Forest Station

The new exhibition “Forest Station” will allow Modern Fuel visitors to take an International art tour without leaving Kingston. The work of both artists exhibiting, Yvette Poorter and David Ross, reflects their wandering ways and their worldliness. The work in this exhibition is linked through the humorous and poetic use of the forest as a location for a creative wonderland.

Forest Station Photos

With “Knock on Woods,” Rotterdam-based artist Yvette Poorter has created a nomadic version of the previous, and sedentary, residency projects she has organized. Knock on Woods International Residency is a para-site that consists of a rustic tent-cabin and a forest of tree-flags, offering a respite for interested artists from the hectic and bewildering process of globalization. Functioning as a sculpture, an architectural intervention, an archive, a series of collaborations and a traveling circus, “Knock on Woods” is a state of mind. After a number of European stops in Holland, France and Portugal, Poorter is now finishing the process of touring the project to a number of galleries and sites in Canadian cities. Having visited Open Space (Victoria), the Helen Pitt Gallery (Vancouver), Mercer Union (Toronto), and articule with Quartier Ephemère (Montreal), Yvette’s project makes its final Canadian stop this summer in Kingston. From the 9th until the 12th of September it will be in the yard of the Artel, and documentation of the project, including work produced by its Kingston participants, will be on view at Modern Fuel beginning at the opening on the 13th, when Poorter will give an in-depth presentation.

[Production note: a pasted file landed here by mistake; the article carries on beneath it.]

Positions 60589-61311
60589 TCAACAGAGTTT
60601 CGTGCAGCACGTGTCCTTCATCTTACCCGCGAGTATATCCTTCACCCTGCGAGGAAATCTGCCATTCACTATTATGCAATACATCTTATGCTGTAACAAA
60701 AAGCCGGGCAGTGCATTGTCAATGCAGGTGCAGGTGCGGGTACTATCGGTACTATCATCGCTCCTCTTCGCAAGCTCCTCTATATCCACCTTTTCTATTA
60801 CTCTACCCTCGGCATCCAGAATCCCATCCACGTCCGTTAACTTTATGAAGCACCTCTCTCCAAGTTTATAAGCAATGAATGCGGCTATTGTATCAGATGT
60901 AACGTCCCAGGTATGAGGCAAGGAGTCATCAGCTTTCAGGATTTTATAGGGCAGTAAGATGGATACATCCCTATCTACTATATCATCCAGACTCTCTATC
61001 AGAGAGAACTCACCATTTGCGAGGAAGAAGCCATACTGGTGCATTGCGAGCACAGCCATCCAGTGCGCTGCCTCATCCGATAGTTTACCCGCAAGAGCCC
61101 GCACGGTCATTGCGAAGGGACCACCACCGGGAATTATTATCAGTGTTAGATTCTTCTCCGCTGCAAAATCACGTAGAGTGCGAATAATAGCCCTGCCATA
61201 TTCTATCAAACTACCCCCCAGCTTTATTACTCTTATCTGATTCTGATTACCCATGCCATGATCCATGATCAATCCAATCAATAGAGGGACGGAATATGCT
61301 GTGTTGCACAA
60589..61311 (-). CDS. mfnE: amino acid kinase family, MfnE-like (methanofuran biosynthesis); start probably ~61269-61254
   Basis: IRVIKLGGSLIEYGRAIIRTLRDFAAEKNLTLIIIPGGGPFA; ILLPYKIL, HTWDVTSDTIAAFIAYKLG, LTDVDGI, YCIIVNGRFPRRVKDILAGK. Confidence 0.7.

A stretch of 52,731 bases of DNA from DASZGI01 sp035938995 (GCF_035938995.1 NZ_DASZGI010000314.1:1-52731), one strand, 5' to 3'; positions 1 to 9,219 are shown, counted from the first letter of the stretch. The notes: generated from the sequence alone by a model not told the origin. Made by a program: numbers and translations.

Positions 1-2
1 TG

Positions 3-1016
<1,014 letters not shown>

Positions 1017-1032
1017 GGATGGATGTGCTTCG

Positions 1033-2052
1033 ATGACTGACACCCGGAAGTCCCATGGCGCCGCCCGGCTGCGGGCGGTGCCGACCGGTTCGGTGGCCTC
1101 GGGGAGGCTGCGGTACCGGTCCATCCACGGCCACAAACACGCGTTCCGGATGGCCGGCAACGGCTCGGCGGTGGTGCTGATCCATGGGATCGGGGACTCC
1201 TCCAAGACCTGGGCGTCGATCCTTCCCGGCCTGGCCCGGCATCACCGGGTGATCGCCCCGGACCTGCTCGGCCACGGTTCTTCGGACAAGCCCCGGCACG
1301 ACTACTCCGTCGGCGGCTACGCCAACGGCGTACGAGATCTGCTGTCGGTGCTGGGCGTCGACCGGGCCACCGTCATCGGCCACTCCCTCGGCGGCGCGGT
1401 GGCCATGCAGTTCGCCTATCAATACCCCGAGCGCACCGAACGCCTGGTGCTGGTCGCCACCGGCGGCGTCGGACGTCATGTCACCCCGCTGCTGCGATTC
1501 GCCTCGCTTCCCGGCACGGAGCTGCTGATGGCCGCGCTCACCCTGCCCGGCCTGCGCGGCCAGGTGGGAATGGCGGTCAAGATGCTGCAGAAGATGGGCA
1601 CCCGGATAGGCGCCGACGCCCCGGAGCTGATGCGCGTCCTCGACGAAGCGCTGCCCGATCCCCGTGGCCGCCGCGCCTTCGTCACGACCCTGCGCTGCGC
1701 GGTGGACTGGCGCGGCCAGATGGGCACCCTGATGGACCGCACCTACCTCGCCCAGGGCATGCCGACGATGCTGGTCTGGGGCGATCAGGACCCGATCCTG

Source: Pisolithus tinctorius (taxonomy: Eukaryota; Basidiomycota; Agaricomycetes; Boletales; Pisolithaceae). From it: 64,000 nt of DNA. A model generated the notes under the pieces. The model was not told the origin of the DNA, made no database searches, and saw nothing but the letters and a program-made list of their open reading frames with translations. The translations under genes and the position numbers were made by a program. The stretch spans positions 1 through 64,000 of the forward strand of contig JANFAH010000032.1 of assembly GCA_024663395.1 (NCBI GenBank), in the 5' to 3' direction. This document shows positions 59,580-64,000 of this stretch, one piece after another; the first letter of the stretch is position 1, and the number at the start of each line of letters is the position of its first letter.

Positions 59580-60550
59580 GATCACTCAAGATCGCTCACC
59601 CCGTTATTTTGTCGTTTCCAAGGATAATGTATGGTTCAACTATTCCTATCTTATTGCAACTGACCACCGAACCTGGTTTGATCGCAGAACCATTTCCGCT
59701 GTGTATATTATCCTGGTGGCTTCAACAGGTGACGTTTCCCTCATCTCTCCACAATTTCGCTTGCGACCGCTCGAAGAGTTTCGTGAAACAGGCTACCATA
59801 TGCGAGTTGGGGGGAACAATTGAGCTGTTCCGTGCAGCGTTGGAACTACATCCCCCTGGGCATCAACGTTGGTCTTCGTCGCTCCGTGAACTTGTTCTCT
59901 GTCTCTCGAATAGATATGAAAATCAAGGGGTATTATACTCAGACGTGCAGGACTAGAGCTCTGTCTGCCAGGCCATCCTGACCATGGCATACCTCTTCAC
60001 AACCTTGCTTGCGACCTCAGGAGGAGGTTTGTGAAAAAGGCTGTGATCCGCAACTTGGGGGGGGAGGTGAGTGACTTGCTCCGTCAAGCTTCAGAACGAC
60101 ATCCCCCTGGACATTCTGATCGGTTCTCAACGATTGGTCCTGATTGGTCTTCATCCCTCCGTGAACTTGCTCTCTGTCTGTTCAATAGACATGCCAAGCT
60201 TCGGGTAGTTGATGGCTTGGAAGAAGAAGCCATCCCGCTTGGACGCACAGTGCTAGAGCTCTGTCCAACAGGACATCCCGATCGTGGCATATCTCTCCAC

David Ross’s “Self-portrait of the artist in Japan: Magic mountain. Hiroshima mon amour, Of floating weeds and seven other stories…” continues in the vein of his previous autobiographical installations such as “Autoportrait en Nature Morte a Kelowna.” In Ross’s installations the various elements combine to create a forest of signs, all of which accumulate and appear to grow organically, crowding the space with formal networks that must be navigated by and pieced together by individual viewers. Quilts are featured throughout the installation and are a key metaphor for the artist’s process: from traditional art materials, to social interactions and personal experiences, to cultural surroundings as fragments that can be considered and recombined in order to create an artwork. “Self-portrait of the artist in Japan: Magic mountain. Hiroshima mon amour, Of floating weeds and seven other stories…” symbolizes Ross’s experience of Japan, where he has lived for the past two years.